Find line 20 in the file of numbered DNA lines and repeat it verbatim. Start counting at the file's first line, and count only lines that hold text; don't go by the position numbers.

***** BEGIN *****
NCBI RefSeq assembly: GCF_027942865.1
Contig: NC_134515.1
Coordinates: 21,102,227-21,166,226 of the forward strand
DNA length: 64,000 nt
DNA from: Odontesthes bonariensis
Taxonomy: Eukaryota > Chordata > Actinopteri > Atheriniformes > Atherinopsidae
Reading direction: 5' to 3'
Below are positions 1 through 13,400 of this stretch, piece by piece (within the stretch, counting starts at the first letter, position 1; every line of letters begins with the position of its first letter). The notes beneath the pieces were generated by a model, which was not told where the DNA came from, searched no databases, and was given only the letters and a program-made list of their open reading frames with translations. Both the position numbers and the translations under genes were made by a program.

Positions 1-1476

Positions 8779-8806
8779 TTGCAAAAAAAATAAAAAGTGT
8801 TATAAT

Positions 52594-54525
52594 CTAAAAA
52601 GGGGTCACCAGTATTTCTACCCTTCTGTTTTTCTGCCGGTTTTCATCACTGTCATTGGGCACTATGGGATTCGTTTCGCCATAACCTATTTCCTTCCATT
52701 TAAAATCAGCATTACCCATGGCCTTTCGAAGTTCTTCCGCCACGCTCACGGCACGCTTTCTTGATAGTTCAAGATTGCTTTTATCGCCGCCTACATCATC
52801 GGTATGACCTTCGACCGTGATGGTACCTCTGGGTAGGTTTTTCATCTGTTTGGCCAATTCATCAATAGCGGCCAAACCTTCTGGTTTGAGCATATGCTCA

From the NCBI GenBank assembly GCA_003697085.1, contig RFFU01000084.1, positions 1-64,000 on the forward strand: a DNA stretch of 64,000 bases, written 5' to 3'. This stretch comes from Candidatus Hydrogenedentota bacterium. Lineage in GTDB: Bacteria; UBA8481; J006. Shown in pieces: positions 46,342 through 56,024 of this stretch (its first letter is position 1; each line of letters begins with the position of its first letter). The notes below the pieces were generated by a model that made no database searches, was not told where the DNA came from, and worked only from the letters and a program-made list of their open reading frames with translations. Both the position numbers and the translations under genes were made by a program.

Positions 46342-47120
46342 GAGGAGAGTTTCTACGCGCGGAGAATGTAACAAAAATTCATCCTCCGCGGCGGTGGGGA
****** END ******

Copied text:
46342 GAGGAGAGTTTCTACGCGCGGAGAATGTAACAAAAATTCATCCTCCGCGGCGGTGGGGA